The keystone of my housing policy is the introduction of rent caps that will limit the rate at which rent can be increased. In Fuller Democracy 2016, 89% of people who took part voted in favour of introducing rent caps that are pegged to inflation. Rent caps will stabilize housing prices in both the rental and home ownership markets, with no negative repercussions for home owners. These rent caps would apply to the property rather than the tenancy, meaning that a landlord could not get around them by evicting their tenants and hiking the rent dramatically for the next occupants.

By providing rent caps we will reduce the number of people who need to avail of social housing and housing assistance payment. While there will always be a need for social housing, there should not be a need for it among people who are employed, as is the case today. Indeed, it is an insult to working people not to be able to afford the roof over their own heads. At the moment, there is not even an appreciable gap between earning enough to pay the higher income tax rate of 40% and little enough to qualify for social housing in Fingal. In a well-run country with joined-up thinking, there should be quite a wide margin between the point where a person needs assistance for something as basic as shelter and the point where they are paying the top tax rate. If that is not the case, there is only one reason for it: housing prices are too high compared to wages and people are making more from ‘rent-seeking’ activities (…like charging rent) than from productive income. Rent caps allow housing prices to stabilize while wages gradually creep up without creating a shock to the housing market.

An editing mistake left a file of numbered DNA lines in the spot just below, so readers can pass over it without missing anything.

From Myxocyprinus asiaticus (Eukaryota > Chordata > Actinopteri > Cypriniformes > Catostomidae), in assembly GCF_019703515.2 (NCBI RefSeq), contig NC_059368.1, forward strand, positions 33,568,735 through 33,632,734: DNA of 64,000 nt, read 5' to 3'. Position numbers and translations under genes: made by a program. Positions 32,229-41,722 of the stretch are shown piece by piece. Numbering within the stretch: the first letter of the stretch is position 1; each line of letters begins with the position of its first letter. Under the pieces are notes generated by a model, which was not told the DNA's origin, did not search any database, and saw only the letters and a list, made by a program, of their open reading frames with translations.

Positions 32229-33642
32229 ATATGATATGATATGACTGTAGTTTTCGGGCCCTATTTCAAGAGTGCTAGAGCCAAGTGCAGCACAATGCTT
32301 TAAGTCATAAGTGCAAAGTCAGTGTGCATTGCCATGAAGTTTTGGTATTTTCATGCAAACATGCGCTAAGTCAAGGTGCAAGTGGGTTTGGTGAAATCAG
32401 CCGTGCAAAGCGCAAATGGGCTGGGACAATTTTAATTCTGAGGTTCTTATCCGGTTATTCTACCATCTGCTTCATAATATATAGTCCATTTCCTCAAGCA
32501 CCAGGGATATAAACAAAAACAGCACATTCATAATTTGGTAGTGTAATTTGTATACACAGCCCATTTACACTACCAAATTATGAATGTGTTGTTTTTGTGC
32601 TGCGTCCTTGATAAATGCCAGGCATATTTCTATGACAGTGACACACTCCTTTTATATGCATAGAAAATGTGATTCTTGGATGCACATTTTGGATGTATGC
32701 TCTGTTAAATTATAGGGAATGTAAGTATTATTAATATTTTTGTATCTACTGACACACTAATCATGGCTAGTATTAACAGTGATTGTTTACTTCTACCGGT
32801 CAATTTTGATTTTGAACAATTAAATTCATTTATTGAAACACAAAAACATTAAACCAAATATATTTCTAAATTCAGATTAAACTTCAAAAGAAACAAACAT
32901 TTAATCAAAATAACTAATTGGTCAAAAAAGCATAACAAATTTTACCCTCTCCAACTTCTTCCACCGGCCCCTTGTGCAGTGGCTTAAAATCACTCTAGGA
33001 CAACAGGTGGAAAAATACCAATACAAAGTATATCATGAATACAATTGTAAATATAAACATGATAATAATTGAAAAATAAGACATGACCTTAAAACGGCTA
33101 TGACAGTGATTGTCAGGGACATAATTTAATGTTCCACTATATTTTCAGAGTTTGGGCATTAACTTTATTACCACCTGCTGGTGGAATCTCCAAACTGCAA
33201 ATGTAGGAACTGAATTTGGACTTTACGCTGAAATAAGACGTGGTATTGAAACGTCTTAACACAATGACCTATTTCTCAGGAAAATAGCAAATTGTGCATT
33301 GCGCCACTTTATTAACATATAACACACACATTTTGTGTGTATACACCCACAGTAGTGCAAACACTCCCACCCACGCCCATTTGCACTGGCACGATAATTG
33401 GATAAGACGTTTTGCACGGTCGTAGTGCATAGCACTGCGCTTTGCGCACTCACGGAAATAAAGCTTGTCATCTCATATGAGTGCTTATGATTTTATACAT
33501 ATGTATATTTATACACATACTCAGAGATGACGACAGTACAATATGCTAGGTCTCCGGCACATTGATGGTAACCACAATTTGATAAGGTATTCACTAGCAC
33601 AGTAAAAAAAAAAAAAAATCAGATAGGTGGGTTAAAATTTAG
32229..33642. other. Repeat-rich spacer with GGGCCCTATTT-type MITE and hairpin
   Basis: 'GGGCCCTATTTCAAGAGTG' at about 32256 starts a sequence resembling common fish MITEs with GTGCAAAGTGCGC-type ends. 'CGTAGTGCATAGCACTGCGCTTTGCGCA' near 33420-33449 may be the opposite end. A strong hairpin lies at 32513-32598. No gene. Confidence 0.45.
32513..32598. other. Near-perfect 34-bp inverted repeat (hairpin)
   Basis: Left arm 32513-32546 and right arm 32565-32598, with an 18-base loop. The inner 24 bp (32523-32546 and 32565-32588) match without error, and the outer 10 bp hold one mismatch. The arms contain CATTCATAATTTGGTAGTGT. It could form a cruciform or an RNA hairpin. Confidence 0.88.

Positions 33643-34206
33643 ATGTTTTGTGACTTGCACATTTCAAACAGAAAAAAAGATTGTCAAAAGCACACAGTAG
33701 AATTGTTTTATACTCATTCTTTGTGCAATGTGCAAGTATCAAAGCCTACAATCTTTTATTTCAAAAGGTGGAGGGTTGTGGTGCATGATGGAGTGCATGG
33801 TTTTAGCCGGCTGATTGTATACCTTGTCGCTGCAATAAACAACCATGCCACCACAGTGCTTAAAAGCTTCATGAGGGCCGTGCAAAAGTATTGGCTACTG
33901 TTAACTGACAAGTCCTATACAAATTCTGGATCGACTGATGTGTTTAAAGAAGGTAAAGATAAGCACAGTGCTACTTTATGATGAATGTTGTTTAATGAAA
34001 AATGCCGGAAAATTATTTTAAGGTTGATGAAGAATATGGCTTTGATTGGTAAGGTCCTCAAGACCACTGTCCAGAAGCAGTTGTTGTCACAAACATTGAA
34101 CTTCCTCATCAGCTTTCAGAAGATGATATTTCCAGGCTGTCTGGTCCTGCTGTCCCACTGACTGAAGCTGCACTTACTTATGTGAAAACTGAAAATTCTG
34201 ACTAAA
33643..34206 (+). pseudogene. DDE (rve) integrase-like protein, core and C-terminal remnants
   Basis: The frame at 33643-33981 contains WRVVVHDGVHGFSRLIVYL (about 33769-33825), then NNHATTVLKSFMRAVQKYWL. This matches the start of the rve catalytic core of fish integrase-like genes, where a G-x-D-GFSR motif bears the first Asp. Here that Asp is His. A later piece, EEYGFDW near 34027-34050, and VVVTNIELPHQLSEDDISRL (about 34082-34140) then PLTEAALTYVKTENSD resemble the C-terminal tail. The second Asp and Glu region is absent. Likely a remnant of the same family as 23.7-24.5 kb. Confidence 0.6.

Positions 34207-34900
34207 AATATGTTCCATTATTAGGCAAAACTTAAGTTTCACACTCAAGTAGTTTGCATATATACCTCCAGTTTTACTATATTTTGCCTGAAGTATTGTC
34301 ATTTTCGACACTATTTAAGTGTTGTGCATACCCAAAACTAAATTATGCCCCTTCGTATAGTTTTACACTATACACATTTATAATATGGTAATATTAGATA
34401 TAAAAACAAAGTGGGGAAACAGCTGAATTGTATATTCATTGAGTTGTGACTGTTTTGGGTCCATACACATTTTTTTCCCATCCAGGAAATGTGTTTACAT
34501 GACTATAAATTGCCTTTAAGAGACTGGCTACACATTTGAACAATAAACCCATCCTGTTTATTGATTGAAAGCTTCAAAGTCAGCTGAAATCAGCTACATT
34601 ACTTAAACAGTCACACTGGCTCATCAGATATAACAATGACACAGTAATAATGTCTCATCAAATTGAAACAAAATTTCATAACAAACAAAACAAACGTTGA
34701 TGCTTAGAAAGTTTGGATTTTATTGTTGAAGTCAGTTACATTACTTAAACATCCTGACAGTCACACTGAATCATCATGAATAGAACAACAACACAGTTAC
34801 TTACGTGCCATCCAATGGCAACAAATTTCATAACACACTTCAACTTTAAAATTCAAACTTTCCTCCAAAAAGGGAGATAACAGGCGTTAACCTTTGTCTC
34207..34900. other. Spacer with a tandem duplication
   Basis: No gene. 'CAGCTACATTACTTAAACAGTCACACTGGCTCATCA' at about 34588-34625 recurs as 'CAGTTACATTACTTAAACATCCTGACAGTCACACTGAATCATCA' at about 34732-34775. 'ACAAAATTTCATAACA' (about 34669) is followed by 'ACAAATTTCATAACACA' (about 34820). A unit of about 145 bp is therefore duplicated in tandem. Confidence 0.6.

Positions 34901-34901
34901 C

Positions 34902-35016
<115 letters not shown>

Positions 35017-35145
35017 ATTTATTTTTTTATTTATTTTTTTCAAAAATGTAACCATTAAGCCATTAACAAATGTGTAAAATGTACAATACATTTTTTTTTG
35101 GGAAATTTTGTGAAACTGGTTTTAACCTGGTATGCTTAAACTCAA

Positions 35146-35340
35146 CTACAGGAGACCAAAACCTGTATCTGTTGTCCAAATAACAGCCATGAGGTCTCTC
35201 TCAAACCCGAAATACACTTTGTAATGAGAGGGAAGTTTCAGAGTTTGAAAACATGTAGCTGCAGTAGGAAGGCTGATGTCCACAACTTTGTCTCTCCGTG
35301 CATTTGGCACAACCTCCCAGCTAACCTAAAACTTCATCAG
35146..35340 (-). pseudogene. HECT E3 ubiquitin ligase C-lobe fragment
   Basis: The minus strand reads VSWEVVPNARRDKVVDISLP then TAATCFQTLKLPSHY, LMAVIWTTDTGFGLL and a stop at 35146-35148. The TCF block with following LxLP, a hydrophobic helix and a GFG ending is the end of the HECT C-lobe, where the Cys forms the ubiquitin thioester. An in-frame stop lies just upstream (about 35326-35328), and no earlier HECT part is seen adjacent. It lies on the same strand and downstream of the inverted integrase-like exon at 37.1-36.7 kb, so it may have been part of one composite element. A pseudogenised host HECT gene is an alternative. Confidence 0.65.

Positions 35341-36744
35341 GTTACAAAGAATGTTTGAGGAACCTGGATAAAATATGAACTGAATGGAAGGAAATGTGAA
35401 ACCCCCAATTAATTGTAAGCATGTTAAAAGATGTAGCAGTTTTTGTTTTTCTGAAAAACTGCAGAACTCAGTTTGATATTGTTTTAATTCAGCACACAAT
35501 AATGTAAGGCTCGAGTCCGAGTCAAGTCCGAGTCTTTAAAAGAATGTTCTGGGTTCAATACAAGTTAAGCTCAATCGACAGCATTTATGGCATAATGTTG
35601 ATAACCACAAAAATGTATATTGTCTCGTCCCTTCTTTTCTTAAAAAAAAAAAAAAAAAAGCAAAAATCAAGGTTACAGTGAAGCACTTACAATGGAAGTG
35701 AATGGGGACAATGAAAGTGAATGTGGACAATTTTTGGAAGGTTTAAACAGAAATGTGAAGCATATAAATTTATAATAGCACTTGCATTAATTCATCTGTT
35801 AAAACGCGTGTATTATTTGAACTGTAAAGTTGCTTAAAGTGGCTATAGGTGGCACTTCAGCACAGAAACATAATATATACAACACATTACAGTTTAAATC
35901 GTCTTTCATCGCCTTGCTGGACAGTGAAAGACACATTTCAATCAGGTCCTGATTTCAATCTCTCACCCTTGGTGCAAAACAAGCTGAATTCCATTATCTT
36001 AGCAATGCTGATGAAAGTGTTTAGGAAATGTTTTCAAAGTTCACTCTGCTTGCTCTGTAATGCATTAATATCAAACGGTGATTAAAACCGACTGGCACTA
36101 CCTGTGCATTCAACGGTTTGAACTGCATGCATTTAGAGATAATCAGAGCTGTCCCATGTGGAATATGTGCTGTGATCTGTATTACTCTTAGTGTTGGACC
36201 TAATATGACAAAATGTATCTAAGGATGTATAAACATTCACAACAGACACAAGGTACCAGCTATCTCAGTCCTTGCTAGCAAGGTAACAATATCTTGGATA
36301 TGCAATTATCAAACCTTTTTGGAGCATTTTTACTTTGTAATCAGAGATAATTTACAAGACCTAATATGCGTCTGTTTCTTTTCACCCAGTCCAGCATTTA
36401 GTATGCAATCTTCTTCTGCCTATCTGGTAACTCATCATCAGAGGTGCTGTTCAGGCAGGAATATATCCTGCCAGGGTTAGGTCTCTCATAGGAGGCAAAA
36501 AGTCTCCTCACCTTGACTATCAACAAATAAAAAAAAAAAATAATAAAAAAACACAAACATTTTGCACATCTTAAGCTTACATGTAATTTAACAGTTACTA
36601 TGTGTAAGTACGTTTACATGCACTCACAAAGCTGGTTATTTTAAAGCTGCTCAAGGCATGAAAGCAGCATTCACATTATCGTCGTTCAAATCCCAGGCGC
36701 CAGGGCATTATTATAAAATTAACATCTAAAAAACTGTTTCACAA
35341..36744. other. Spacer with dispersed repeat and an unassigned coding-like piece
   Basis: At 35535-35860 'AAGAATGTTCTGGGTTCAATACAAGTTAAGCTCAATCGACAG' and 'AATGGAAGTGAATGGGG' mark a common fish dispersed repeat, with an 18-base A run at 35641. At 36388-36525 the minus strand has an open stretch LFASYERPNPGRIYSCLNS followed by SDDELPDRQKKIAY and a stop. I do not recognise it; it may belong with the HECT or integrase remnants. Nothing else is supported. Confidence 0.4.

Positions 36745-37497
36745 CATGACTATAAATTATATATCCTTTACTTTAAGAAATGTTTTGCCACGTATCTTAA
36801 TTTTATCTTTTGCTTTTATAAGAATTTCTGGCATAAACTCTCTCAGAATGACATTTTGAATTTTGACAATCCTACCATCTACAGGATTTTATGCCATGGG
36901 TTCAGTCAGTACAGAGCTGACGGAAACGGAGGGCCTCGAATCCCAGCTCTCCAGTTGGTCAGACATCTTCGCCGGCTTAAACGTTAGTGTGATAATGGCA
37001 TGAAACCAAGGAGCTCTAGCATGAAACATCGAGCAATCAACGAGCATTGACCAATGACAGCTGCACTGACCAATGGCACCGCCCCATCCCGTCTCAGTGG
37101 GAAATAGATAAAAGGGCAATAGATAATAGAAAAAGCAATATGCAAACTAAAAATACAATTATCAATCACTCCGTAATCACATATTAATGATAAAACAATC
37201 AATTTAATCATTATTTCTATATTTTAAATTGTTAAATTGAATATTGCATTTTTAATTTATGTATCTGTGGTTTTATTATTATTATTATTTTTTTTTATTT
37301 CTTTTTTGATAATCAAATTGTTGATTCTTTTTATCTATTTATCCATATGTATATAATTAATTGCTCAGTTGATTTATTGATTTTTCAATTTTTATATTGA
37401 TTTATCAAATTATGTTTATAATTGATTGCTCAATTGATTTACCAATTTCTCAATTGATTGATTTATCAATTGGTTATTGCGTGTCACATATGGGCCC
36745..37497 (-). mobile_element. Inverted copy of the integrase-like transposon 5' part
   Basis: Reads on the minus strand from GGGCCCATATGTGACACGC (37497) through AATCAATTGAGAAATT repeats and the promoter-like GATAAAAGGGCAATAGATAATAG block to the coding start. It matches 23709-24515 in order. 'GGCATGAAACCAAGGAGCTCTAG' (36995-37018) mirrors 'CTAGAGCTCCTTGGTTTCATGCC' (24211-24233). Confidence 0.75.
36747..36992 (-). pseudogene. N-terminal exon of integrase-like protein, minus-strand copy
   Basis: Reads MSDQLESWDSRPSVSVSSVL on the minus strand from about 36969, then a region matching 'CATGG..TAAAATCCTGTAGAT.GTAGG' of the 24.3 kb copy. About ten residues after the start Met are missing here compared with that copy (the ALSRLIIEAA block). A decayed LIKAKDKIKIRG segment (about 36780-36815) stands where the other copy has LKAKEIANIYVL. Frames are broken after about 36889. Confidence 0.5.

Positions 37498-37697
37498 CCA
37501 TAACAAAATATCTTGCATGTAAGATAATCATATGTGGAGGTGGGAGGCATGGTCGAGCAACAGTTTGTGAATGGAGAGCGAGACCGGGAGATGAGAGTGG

In the long run, fewer people will need to avail of social housing and that means we will be in a better position to meet demand for it.  

The real beneficiaries of providing social housing (and housing assistance) to people in employment are the companies employing those people (because they are enabled to pay their employees less than the basic costs of living demand) and private landlords (who are overcharging rent to people on housing assistance, because they know they will get the money from the government).

I wrote about this in the Swords Gazette (now Fingal Gazette) in the run-up to the last election. Click on the image to read the full edition (interview is on page 6).

In addition, bringing interest rates down on mortgages is also a key point of my policy. Irish mortgage holders pay a higher rate of interest than mortgage holders in other European countries. This means that we can end up paying tens of thousands of Euros more for a mortgage on an equivalent value house. Again, this is money that is essentially being sucked straight out of the economy. Your house isn’t worth more just because you paid more for it in terms of interest. Putting this money back into people’s pockets in terms of disposable income would help them and have a positive effect on the economy.